Sodium Citrate is sometimes used as an emulsifier for oils when making cheese. Sodium citrate allows the cheeses to melt without becoming greasy. Consider the following quote from modernist cuisine:
The modernist version of mac and cheese owes its chemistry to James L. Kraft, who in 1916 patented the first American cheese slice. He showed that sodium phosphate keeps the water and fat droplets mixed when the cheese is melted. We use sodium citrate, which has the same effect and is easier to find. The resulting texture is as smooth as melted American cheese, but as complex and intense in flavor as any of your favorite cheeses.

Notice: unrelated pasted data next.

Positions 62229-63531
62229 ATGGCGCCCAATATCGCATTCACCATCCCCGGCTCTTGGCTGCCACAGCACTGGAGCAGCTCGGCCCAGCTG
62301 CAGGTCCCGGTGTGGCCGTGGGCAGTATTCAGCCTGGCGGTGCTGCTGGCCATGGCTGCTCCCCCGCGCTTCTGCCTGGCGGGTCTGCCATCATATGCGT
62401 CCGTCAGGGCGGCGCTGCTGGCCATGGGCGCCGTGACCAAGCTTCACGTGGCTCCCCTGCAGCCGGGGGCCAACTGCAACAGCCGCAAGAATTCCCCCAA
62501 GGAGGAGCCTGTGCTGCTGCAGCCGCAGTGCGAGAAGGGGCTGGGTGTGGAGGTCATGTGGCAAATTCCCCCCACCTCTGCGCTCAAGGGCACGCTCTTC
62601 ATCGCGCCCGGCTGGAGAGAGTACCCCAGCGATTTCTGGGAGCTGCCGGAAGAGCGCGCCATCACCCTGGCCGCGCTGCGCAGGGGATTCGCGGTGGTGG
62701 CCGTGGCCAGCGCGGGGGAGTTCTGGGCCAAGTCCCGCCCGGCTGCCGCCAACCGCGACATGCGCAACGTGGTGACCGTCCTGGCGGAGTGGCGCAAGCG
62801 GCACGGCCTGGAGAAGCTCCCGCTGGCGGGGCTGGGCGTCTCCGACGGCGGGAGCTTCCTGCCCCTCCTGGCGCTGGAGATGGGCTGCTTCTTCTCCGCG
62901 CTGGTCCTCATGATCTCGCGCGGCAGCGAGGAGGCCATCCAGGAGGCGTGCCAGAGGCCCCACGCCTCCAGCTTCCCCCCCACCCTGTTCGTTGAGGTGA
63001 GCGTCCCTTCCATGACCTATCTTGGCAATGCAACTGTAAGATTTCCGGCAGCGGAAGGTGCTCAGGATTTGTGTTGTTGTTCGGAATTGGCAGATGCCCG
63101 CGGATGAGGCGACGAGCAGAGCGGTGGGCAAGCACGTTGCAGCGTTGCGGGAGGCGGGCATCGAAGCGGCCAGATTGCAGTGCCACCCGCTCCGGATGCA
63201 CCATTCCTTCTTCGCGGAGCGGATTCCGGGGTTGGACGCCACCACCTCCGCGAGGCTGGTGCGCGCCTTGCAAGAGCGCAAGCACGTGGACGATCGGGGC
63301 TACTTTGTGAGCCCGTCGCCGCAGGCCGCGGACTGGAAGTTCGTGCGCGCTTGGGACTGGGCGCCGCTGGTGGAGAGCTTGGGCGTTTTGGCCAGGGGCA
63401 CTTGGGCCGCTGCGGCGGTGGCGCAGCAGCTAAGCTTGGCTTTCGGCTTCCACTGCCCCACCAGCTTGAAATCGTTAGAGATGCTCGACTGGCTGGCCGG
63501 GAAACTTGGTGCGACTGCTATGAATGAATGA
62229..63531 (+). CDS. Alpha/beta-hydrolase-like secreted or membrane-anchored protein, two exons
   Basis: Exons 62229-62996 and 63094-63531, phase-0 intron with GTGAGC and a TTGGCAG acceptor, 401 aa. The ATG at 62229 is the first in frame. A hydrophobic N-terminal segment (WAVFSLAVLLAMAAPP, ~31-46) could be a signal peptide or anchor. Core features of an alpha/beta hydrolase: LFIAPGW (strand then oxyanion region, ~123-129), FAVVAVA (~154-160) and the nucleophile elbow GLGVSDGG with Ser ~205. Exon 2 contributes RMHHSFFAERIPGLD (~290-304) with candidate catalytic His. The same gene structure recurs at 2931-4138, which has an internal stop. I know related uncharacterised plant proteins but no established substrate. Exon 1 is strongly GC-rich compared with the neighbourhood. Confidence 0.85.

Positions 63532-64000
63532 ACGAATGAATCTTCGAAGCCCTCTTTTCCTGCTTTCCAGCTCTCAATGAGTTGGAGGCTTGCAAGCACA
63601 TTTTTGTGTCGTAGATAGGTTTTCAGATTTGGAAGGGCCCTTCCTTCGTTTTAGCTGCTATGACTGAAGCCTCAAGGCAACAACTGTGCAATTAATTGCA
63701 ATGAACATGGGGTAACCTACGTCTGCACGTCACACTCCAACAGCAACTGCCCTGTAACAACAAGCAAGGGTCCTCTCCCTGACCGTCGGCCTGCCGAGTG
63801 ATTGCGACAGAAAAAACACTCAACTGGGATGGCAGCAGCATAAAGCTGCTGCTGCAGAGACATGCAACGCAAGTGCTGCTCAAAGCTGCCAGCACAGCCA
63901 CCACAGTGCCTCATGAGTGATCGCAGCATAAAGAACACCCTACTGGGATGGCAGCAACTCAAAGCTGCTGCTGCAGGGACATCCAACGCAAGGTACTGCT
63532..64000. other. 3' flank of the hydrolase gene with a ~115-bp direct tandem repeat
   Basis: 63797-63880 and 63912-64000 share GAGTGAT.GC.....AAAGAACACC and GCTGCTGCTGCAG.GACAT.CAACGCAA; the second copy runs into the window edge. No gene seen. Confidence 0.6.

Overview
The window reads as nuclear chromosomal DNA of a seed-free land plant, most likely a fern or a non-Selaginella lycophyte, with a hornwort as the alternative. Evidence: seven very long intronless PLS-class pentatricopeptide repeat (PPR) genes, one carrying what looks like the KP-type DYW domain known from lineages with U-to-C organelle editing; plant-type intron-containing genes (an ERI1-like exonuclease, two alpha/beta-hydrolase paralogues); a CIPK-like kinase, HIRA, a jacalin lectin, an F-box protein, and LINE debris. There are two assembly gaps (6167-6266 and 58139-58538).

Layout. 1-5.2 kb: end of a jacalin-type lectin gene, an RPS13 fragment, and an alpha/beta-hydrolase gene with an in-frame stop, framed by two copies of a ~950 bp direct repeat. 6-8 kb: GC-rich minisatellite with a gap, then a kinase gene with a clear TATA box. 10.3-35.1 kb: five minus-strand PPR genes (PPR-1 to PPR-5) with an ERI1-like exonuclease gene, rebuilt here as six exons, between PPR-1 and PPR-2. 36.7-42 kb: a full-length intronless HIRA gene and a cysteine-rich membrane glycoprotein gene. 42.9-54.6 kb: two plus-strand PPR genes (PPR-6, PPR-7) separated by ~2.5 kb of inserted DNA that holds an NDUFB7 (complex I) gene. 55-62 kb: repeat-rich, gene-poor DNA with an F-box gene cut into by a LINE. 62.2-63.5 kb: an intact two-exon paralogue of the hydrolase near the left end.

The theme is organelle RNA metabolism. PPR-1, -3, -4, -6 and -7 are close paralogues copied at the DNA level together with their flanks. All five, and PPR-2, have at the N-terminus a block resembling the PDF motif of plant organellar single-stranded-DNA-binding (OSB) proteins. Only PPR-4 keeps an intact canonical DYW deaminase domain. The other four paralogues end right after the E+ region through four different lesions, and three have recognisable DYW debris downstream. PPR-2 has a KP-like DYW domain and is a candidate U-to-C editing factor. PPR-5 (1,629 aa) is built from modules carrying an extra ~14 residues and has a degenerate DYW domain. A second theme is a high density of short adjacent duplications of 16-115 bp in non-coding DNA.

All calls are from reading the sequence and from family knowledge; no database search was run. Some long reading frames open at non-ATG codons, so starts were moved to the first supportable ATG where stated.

Add 132 g cold water (or milk) a pot and add 5.5 g sodium citrate. Bring to a simmer while mixing with a whisk. Now add 132 g grated cheddar cheese, in 3-4 parts while emulisifying with a immersion blender (Bamix) after each addition of cheese. Remove from heat.
Use as a hot cheese dip or cool and use as a cold cheese dip base to add to. Perfect for a mac’n’ cheese sauce.